Death (After PCI) is No Longer What it Used to Be
Percutaneous coronary intervention has revolutionized the management of coronary artery disease (CAD)1. Its main goals are to improve the quantity and sometimes the quality of life, by reducing mortality and nonfatal outcomes and by improving symptoms. While these goals were clearly achieved when PCI was applied to the treatment of acute coronary syndromes2,3, there is still uncertainty regarding the prognostic benefits of PCI in patients with stable CAD: while PCI clearly improves angina symptoms, its benefits on clinical outcomes remain debated and may only occur if patients are at sufficient risk (because of extensive myocardial ischemia or because the amount of jeopardized myocardium is large enough).4,5,6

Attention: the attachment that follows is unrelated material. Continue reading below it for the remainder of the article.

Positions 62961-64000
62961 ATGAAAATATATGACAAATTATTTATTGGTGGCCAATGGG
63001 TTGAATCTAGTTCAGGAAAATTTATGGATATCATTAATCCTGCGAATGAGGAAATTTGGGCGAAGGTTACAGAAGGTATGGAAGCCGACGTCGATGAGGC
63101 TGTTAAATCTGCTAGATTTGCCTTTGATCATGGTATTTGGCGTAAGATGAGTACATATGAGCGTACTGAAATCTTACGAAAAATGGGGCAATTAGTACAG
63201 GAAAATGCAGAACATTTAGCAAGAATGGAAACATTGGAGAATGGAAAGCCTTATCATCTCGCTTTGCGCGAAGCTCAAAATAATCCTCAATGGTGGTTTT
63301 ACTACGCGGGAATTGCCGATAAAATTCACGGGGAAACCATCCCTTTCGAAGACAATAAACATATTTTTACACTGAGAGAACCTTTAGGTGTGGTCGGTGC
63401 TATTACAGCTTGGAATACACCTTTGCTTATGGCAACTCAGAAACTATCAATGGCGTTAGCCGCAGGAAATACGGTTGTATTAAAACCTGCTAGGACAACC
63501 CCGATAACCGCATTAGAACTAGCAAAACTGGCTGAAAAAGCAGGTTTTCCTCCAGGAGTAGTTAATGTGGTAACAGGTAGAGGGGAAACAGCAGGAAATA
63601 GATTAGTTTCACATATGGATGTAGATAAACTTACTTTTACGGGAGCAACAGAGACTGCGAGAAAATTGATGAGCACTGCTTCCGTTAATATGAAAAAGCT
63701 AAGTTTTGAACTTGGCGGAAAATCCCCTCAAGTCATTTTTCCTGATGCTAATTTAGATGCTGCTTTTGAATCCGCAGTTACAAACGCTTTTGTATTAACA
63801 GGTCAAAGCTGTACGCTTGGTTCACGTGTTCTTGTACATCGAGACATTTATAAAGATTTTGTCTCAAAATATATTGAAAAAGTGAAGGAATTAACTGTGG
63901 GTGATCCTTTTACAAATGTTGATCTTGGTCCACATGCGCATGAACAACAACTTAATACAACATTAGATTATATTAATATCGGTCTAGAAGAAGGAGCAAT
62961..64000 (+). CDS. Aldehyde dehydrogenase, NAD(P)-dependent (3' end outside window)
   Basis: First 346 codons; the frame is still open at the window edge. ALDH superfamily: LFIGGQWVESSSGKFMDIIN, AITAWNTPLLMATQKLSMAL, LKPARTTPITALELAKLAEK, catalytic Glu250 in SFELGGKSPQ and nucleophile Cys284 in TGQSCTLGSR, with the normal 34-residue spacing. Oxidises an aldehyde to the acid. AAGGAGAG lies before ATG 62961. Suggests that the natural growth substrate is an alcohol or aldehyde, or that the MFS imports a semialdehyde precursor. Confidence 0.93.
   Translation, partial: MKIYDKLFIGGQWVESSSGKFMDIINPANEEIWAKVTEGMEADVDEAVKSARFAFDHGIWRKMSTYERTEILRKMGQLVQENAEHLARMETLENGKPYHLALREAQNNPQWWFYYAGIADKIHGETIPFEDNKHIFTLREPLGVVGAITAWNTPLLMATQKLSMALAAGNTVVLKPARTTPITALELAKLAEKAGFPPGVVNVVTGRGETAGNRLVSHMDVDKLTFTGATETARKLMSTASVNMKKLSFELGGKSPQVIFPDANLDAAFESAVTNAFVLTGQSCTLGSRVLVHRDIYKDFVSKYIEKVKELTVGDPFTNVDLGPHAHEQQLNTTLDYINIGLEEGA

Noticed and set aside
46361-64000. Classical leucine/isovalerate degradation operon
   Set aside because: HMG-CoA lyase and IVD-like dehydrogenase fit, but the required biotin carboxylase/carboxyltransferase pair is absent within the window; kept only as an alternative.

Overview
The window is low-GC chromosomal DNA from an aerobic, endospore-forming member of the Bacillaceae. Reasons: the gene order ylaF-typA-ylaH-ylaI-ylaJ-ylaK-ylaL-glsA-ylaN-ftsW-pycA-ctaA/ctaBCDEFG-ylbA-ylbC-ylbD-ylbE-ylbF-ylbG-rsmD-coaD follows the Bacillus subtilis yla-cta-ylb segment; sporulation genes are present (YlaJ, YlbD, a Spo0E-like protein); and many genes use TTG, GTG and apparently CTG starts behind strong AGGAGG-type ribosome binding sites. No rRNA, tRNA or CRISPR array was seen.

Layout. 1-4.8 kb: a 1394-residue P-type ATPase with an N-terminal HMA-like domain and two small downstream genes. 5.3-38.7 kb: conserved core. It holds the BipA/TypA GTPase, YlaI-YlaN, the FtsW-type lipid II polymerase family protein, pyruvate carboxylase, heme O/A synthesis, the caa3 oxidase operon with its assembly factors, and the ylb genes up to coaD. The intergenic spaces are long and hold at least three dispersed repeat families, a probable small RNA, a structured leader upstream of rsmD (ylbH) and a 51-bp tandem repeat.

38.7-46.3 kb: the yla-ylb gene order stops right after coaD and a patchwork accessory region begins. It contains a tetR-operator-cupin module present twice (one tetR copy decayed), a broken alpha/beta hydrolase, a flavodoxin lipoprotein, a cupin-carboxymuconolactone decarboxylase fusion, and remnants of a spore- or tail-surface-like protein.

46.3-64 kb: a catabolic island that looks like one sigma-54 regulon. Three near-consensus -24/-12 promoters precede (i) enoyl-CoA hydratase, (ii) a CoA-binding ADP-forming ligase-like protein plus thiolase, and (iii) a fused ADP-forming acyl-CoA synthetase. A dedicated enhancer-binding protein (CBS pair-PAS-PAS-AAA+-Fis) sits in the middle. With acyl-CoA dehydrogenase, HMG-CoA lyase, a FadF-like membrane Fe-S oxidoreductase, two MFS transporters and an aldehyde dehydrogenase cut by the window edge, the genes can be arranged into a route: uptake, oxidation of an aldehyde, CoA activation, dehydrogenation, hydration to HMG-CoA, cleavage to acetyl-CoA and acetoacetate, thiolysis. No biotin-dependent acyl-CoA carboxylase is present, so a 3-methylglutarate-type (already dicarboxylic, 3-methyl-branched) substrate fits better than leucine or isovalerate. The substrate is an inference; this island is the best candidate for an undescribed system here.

- percutaneous coronary intervention
- acute coronary syndrome
- long-term outcome
- Received January 28, 2014.
- Accepted January 29, 2014.